India ready to help Nepal raise $20 bn for hydropower sector

September 23rd, 2008 - 5:16 pm ICT by IANS  

Kathmandu, Sep 23 (IANS) The third Power Summit, with “harnessing power” as its theme, kicked off here Tuesday with India pledging to help Nepal develop its potentially rich hydropower sector and Nepal providing an assurance of security and investment protection.The new Maoist government’s intention of generating 10,000 MW of power in the next decade would require about $20 billion, Indian Minister of State for Commerce and Power Jairam Ramesh said at the inauguration of the summit, which has brought over 300 investors, mostly from India.

“It is not a difficult task,” the Indian minister said. “However, the private capital market is unlikely to come up with the entire amount. You need public-private partnership and the government of Nepal must play its role.”

Ramesh said India, which was a clear market for the export of power generated in Nepal, did not believe in dominating the neighbouring country.

“The remote switch is in the hands of the Nepal government,” Ramesh said. “If Nepal presses fast forward, India will go along with it. If Nepal presses pause, we will pause. But I hope Nepal doesn’t press rewind.”

Ramesh said that Nepal’s new Maoist Prime Minister Pushpa Kamal Dahal Prachanda’s recent visit to India had generated a lot of interest in Indian investors, especially in the hydropower sector.

However, the struggle of some major Indian investors in Nepal, like Dabur Nepal, the wholly owned subsidiary of Dabur India, had caused concern.

Dabur Nepal remains closed since end-August after a wildcat strike by the Maoist labour union.

“Dabur is a big company and occupies a lot of media space in India,” Ramesh said. “If the West Seti project gets going in the next six months or geological work starts on Upper Karnali in the next three months, it will restore the confidence of the Indian investor.”

The 750 MW West Seti project, which is the focus of investors in India and Europe, is being developed by Australian Snowy Mountain Engineering Corporation with a Chinese EPC contractor for sale of power to India. India’s IL&FS also has a stake while the Power Trading Corporation of India has signed a power purchase agreement to sell the generated power to India.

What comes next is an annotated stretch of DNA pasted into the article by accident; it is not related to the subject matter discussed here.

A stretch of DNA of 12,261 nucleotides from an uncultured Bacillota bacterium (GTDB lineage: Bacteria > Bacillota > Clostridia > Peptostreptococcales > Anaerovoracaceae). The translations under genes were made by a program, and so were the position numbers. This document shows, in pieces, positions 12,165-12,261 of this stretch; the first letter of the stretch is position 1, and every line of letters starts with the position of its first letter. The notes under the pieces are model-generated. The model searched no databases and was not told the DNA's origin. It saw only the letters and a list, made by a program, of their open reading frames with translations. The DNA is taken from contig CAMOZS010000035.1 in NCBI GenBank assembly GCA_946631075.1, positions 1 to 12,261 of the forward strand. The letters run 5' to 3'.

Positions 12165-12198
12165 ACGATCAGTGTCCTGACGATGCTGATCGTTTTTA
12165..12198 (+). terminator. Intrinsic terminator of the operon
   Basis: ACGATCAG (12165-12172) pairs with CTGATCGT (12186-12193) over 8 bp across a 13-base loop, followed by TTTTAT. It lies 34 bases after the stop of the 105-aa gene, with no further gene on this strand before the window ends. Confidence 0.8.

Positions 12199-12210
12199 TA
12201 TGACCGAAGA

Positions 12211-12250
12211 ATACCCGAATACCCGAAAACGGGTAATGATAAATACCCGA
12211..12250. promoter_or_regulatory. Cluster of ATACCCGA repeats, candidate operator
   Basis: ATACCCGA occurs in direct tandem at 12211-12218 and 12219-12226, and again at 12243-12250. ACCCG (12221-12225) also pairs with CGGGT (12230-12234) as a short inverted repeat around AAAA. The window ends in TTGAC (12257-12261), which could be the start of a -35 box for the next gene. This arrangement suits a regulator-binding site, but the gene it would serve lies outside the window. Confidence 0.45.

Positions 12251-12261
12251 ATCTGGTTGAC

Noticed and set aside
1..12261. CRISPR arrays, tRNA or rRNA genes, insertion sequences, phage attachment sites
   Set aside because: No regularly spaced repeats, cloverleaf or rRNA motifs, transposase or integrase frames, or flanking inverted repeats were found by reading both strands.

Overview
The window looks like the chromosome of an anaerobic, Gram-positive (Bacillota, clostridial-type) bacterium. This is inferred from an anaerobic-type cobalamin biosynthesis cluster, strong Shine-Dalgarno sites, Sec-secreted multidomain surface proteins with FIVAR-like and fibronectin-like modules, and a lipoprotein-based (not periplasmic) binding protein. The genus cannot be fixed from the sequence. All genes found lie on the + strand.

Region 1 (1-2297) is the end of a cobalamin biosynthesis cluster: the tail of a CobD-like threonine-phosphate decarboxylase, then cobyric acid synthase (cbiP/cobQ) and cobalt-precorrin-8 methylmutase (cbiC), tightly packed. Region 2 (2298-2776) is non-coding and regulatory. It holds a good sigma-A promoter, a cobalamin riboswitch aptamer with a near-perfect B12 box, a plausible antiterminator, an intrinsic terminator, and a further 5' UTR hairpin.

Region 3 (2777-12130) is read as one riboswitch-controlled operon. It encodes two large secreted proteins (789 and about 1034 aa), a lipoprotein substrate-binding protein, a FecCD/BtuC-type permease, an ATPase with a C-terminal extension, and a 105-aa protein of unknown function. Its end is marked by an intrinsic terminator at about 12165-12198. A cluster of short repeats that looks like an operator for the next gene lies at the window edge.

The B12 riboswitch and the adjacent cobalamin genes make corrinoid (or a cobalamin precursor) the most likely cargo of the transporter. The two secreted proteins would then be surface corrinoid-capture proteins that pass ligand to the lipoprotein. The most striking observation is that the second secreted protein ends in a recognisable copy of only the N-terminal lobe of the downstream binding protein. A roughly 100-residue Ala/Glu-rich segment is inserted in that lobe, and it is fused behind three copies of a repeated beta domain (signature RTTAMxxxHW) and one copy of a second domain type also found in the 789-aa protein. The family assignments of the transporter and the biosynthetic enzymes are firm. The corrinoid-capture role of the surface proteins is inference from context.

The other case, being closely watched by the Indian investor, is the 402 Arun III that is now the baby of India’s public sector undertaking Sutlej Jal Vidyut Nigam.

“In the past, the bilateral agenda focused on mega projects,” Ramesh said. “It is better to start small.”

Ramesh reminded Nepal, which is wary of exporting power to India, that Nepal’s power export to India would be “just a drop in the ocean”.

By 2020, India would be set to buy 10,000 MW from Bhutan and generate 50,000 MW by 2025 from its own states.

However, power exports to India would be a big leap for Nepal, raising its GDP substantially like it did for Bhutan.

To facilitate Indo-Nepal power trade, the two countries are building a 140 km link between Muzaffarpur in Bihar and Dhalkebar in Nepal at an estimated cost of over Rs.1,500 million for transferring around 200-250 MW.

Nepal’s Home Minister and Deputy PM Bamdev Gautam, who inaugurated the two-day summit, said that the new government of Nepal regarded hydropower as the key resource to develop the national economy.

“Be it the West Seti or Upper Karnali or Arun III or Sunkoshi project, we will dedicate our efforts to providing security as a short-term measure and (investment) guarantee as a long-term measure,” Gautam said.

Both West Seti and Upper Karnali were obstructed by protests by local organisations who finally moved Nepal’s Supreme Court, asking for the scrapping of the licences.

However, in a landmark judgment, the apex court recently ruled in the West Seti case that the granting of the licence did not require a two-third approval vote in parliament, thereby easing legal hurdles and paving the way for the entry of other foreign companies.

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